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King of Jordan becomes first Arab leader to speak with President-elect Biden

King of Jordan becomes first Arab leader to speak with President-elect Biden
© Stefani Reynolds

President-elect Joe BidenJoe BidenDobbs: Republicans lost in 2020 because they 'forgot who was the true leader' Should deficits matter any more? Biden's Cabinet gradually confirmed by Senate MORE on Monday spoke with King Abdullah II of Jordan, making Abdullah the first Arab leader to speak with Biden following the former vice president's election this month. 

Biden also spoke with the head of NATO and European Union leaders, conversations that come as President TrumpDonald TrumpBlinken holds first calls as Biden's secretary of State Senators discussing Trump censure resolution Dobbs: Republicans lost in 2020 because they 'forgot who was the true leader' MORE has refused to concede the election and Secretary of State Mike PompeoMike PompeoBiden (mostly) builds on Trump's foreign policy China: US military presence in South China Sea a threat to peace, stability White House installs new leadership at federally-funded international broadcasters MORE, while on a 10-day diplomatic trip in Europe and the Middle East, has insisted the U.S. election process is inconclusive with votes still being counted.

In his call with NATO Secretary General Jens Stoltenberg, Biden reaffirmed the U.S.’s “enduring” commitment to the organization, including the “bedrock principle” of Article 5 — the mutual defense pact between member nations. The president-elect also spoke with Stoltenberg about ensuring NATO has the capabilities to confront challenges related to deterrence of new and emerging threats, including climate change and global health security. 

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His statements stand in contrast to Trump’s antagonism toward the alliance early in his presidency. The president at first refused to publicly assert the U.S. commitment to Article 5 and has repeatedly chastised members for not paying more for the alliance’s defense.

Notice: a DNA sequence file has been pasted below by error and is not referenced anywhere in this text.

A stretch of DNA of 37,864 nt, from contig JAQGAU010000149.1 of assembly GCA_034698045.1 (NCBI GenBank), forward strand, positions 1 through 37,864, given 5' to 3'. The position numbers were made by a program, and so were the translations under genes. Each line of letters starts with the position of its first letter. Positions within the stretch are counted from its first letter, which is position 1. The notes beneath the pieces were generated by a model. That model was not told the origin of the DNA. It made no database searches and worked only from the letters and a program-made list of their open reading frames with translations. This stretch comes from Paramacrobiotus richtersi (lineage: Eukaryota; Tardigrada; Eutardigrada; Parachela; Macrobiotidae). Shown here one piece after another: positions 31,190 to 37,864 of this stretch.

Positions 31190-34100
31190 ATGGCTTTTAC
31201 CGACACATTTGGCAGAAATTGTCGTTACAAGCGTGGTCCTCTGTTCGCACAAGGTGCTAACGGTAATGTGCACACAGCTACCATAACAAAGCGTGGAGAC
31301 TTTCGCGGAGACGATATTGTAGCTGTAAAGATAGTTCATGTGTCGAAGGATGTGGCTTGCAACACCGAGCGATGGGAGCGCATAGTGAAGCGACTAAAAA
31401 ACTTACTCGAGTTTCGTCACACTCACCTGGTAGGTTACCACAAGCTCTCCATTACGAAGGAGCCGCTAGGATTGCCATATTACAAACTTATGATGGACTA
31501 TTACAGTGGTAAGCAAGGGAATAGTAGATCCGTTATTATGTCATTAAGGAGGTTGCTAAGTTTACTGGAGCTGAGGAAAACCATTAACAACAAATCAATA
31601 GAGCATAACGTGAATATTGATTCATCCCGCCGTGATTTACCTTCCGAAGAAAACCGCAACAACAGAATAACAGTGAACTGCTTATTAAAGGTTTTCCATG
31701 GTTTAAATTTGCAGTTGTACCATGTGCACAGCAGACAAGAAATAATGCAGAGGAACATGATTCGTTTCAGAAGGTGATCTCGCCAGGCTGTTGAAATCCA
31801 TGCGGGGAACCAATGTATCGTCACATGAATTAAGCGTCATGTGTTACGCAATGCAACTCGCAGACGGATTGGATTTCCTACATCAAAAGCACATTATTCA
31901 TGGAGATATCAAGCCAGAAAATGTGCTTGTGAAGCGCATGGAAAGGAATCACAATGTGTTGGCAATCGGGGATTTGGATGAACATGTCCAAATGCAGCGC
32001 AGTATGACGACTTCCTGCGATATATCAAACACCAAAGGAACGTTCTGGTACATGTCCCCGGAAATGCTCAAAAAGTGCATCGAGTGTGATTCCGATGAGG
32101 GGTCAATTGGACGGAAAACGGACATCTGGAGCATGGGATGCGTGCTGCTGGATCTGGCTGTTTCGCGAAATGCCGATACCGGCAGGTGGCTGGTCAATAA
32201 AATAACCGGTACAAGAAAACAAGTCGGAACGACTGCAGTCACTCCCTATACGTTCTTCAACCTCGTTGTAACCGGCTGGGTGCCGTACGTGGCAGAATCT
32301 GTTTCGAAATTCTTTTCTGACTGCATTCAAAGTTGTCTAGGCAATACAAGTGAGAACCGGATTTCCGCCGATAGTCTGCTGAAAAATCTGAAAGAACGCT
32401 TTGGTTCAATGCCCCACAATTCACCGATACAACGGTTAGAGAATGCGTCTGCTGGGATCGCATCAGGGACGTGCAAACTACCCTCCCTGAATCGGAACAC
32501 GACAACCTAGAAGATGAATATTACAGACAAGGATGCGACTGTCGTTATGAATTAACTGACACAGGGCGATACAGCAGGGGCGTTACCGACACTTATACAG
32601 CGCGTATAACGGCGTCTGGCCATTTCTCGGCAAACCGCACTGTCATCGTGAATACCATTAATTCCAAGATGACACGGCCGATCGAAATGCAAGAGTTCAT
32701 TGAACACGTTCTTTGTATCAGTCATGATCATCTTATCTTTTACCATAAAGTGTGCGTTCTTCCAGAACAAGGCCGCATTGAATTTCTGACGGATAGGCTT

Biden also spoke with European Commission President Ursula von der Leyen and European Council President Charles Michel, expressing U.S. commitment to the relationship with the EU, working together on trade, revitalizing the economy, confronting shared challenges and promoting democracy.

In his call with Jordan’s king, Biden expressed his determination to strengthen the U.S. and Jordanian strategic partnership and expressed his thanks for the Jordanian government’s hosting of refugees from Syria and other regions. 

The president-elect also said he hopes to work closely with Abdullah on containing COVID-19, combating climate change, countering terrorism and other regional security challenges.

Biden also offered his support for a two-state solution to the Israeli and Palestinian conflict. 

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The Jordanian Foreign Ministry, in a statement on Twitter, said the king expressed “keenness” to continue bolstering the strategic relationship between the U.S. and Jordan and expand cooperation. 

While Biden has received congratulatory statements from many Arab world leaders, the phone call with Jordan’s sovereign is the first official contact the president-elect has had with the Arab world. 

It comes as Pompeo is finishing up a visit to the region — visiting Israel, Qatar, the United Arab Emirates and Saudi Arabia — where he introduced new policies strengthening U.S. commitment to Israel’s settlements, considered illegal by the international community, and reinforced the Trump administration’s policy to isolate Iran.